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Art & Culture

Sardinia

Barumini and its nuraghi: the other side of Sardinia

Its golden beaches, crystal-clear waters and rocks smoothed by raging winds enchant visitors from all around the world, but Sardinia's wonders go far beyond its shores.

A few tens of kilometres into the Sardinian hinterland is the Nuragic complex of Barumini, a fascinating and mysterious archaeological site that dates back to the prehistoric community that inhabited the island between the Bronze Age and the 3rd century AD.

1. What are the nuraghi of Barumini and where are they located?

Nuraghe

Iconic symbols of Sardinia, the nuraghi are mysterious circular stone constructions scattered all over the island. Among the most impressive sites in Sardinia is the Nuragic complex of Barumini, a UNESCO World Heritage Site located 60 kilometres from Cagliari, in Marmilla, in the heart of Sardinia.

Here, at the foot of the Giara di Gesturi plateau, stands the majestic nuraghe that dominates the ancient village of Barumini. Su Nuraxi, as it is called, is 18 metres high and surrounded by four side towers connected by walls and a crescent-shaped courtyard with a 20-metre-deep well.

2. History and information on the nuraghi of Barumini

Nuraghe

The Nuragic village of Barumini is the most famous example of defensive complexes from the Bronze and Iron Ages. Built in the second millennium BC and occupied until the 3rd century AD, the site witnessed the flourishing of the Nuragic civilisation and its increasingly important role in the spread of Mycenaean and, later, Phoenician culture. Centuries later, despite the traces left behind, many details of the Nuragic civilisation are still shrouded in mystery.

3. Why it is a UNESCO site

Nuraghe

An outstanding example of a nuraghe, the site of Su Nuraxi di Barumini is a megalithic structure that displays an impressive use of materials for defensive purposes at a very early stage of human development.

UNESCO listed the Barumini complex, with its central tower surrounded by other towers connected by mighty walls, as a World Heritage Site in 1997, recognising it as the most complete and best-preserved example of this extraordinary form of prehistoric architecture.

4. What to see among the nuraghi of Barumini

Nuraghe

The best place to start your exploration of the nuragic village of Barumini is at its heart, namely the nuraghe of Su Nuraxi, which has managed to survive the passage of centuries: it originally consisted of an 18-metre-high central tower with three rooms connected by a spiral staircase.

The top room no longer exists, but the two inner floors are still almost entirely intact. This imposing stone building is surrounded by four side towers connected by walls, once encompassed by the small village of circular huts with various uses.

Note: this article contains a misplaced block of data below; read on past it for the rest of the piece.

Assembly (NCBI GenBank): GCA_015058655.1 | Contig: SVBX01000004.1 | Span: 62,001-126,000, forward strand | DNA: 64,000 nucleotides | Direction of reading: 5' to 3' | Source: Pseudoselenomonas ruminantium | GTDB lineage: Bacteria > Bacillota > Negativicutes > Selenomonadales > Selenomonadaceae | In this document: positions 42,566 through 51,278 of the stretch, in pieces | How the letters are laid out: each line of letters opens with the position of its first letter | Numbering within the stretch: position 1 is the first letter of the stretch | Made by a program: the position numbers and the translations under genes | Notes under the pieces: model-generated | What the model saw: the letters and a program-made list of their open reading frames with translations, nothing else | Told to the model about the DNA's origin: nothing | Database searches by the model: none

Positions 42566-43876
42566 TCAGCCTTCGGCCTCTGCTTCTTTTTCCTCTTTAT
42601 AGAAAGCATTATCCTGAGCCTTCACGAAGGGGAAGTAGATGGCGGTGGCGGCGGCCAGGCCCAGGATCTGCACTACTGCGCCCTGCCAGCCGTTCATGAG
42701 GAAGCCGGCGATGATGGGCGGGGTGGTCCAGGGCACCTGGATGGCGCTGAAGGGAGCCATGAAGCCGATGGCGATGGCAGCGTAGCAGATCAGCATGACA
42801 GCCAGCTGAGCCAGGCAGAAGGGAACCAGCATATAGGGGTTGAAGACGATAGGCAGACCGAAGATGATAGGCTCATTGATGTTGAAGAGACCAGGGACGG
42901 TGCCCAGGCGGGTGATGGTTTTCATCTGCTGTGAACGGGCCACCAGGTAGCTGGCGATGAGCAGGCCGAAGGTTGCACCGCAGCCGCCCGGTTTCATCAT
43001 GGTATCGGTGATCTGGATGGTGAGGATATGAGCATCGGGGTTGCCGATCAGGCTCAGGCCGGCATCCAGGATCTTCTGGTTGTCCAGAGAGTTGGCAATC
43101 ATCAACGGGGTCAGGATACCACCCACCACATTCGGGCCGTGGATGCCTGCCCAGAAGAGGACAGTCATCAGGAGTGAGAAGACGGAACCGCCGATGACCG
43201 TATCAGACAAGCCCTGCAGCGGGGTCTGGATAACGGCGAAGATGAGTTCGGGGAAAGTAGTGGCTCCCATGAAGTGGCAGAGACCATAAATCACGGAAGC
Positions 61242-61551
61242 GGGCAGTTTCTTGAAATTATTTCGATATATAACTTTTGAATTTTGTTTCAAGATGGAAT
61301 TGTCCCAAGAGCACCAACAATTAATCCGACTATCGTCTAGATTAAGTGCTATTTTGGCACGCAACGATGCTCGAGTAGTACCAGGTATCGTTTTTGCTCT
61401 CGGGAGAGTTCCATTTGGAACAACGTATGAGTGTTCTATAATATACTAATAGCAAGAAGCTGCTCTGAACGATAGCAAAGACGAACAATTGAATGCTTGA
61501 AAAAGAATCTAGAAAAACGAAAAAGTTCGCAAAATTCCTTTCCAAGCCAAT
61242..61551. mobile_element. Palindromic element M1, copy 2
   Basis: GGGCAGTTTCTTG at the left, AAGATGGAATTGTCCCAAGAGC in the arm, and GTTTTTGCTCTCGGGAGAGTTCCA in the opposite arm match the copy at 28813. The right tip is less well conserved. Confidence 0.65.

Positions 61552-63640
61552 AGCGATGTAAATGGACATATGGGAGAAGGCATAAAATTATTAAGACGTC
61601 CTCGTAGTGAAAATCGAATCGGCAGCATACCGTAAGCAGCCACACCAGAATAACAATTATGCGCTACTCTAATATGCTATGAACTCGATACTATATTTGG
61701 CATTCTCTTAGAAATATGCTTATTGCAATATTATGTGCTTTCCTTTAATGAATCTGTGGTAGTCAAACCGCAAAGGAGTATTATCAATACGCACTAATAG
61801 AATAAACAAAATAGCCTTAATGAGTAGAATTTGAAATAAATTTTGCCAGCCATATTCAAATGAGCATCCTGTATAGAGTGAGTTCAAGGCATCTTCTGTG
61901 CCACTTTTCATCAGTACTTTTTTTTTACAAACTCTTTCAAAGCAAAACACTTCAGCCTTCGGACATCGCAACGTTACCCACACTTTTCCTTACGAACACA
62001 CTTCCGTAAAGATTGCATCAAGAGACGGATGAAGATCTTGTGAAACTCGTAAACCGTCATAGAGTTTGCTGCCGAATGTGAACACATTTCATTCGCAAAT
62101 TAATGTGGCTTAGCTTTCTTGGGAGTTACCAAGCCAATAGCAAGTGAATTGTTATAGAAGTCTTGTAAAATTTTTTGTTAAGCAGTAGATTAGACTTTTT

In the centre of the main tower is a courtyard with a 20-metre-deep well that offers truly picture-worthy views, especially on sunny days.

As you stroll around the Su Nuraxi nuragic complex, made up of paths, courtyard houses, wells and cisterns, you will find yourself immersed in Sardinia’s fascinating history. In the nearby town centre, it is well worth visiting the Zapata House archaeological museum to discover this marvellous and complex residence built by the ancient, noble Aragonese Zapata family from the end of the 16th century.

Here, protected by suspended walkways and transparent flooring, you will find a nuraghe complex renamed Nuraxi 'e Cresia (“nuraghe of the church”). Only discovered in 1990, the nuraghe consists of a central tower, with an additional three towers joined by straight curtain walls. The archaeological area of the museum—named after the archaeologist who organised the excavations of the Su Nuraxi site—also houses a prestigious collection of artefacts that have been found in the area.

A short walk from the centre, the perfect place to learn more about the Nuragic civilisation, you should definitely visit Centro Giovanni Lilliu, a heritage museum that houses permanent photographic exhibitions dedicated to the excavations of Su Nuraxi next to a perfect reproduction, on a scale of 1:10, of the site in the 14th century BC, when the four-sided bastion was built. The museum also hosts temporary exhibitions delving into Sardinian archaeology, history, art and culture.

Continuing along the state road from the centre of Barumini, you arrive at the ruins of the castle of Las Plassas, one of the strongholds along the border of the Kingdom of Arborea in the late 1100s. Climbing to the top of the hill is the best way to admire the well-preserved main tower and the large cistern carved into the rock.

Before you leave, don't forget to explore the Park of the Giara, a plateau famous for being home to the Giara horses that roam freely among the small lakes and wild orchids.

In a nutshell, Barumini and its nuraghi are the other, equally beautiful, side of Sardinia.